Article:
We are used to finding books in the market that turn into movies after a while. Sometimes, with the advent of Netflix and all the new channels that have their own productions, times get shorter, and it happens that after a few days the book moves from the library to the TV. In case The other half of love By Susan Swan, posted by SEM, the tour was a bit more complicated. This title may sound familiar to some, especially to those who were teenagers when the show was in fashion OC, But also for their brothers, and above all for the slightly older sisters: in 2002, in fact, the homonymous film was released in Italy which, perhaps due to the lukewarm reaction of critics, did not particularly leave its mark (in America instead it was released the previous year for the Sundance Film Festival, and had some success). Since then, the movie has gone off the radar and hasn’t been shown on a TV channel. Until 2006, the year Italia 1 decided to re-release it, airing it for the first time on television. Why this choice? What happened?
At that time, teenagers watched OC, A TV series that wouldn’t have been tarnished on Netflix and told of the adventures of a group of rich boys in California; One of the main characters, Marisa, played by Mischa Barton, had for some time a lesbian relationship with a bartender (played by Olivia Wilde, who would become famous for acting in Dr. House). Thus, on February 8, 2006, the episode of the first kiss will be broadcast between Monday and February 14. With timing Transparent, Italy 1 also broadcasts in the late evening The other half of loveMisha Barton witnesses the relationship between two schoolmates with mixed feelings.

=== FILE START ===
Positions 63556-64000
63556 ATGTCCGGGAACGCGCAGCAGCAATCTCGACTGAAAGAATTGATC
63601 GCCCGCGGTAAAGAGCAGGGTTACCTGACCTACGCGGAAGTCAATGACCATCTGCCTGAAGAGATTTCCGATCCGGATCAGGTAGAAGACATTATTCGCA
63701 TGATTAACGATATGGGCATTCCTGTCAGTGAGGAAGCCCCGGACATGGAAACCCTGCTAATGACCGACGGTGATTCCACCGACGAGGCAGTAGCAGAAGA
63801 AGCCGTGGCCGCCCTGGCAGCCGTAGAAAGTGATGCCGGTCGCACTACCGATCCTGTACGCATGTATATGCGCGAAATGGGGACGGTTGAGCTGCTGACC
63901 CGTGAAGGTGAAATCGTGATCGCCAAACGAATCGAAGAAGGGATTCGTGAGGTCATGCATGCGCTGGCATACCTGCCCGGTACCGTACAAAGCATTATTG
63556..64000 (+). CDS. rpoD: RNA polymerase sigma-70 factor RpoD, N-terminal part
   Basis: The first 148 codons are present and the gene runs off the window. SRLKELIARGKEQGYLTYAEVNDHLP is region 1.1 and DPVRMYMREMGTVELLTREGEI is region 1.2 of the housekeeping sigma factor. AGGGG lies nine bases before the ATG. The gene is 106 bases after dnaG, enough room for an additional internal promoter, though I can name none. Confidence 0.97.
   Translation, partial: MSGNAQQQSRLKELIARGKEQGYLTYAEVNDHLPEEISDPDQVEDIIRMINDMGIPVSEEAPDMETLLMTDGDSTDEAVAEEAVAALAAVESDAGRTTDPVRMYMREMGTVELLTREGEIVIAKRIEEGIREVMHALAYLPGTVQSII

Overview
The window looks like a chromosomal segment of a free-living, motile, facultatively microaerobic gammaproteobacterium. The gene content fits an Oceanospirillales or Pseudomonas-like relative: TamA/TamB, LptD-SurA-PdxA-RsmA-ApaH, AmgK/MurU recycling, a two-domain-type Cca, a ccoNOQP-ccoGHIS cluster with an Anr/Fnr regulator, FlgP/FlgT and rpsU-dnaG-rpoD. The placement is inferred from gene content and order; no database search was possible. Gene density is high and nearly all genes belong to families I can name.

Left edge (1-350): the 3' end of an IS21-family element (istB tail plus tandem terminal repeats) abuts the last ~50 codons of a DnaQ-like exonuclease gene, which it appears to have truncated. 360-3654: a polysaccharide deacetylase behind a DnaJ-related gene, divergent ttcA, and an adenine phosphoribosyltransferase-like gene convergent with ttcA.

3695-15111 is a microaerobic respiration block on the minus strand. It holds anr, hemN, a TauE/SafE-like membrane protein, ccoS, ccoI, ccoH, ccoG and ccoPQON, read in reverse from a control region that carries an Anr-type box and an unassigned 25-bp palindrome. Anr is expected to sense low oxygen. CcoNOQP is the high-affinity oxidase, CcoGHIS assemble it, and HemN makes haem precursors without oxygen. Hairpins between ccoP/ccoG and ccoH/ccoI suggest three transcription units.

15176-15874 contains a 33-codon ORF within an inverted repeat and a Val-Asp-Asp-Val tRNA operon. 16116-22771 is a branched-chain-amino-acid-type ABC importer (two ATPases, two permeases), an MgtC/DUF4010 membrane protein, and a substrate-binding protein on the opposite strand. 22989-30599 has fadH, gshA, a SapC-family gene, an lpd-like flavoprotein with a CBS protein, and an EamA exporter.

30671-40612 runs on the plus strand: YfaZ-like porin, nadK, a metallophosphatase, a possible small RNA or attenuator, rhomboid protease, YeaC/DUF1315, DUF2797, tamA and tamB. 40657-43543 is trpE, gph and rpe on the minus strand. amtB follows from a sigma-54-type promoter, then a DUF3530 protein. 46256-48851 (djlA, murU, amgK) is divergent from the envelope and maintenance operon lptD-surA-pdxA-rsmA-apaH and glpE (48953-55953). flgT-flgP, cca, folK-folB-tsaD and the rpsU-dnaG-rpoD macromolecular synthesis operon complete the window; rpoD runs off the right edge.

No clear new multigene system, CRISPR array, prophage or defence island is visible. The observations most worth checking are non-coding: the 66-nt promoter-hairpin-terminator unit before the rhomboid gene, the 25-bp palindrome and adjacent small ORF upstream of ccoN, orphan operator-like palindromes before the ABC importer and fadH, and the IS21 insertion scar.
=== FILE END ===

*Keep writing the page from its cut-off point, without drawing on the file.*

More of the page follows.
Because the movie based on Susan Swan’s book is all about it: It’s a teenage love story between two girls, an intense story that immerses you in that period of life when following the heart is everything, you live in a separate world. It is not required to give explanations, or to justify oneself with those who do not understand, and one can take feelings to their severe consequences. In this article we do not want to criticize the film, which is really valuable for some of the directorial choices and for the soundtrack, and which among its advantages Bringing important issues to the surface, defining love as something that transcends everything, including sex and sexual tastes (Homosexuality is presented as something of a contingency: “I’m not a lesbian—one of the three protagonists would say—I’m Polly who loves Tori”). The point is, we’re talking frankly about a teen movie: the original title is lost and deliriousA state of absurd loneliness, mixed with the desire to feel a part of something greater, is highlighted, while exiles hope for the self-destructive hurricane. It’s all so lyrical, there’s no room for jokes and sarcasm: every playful part of the students’ lives is threatened by that hurricane that marks the end.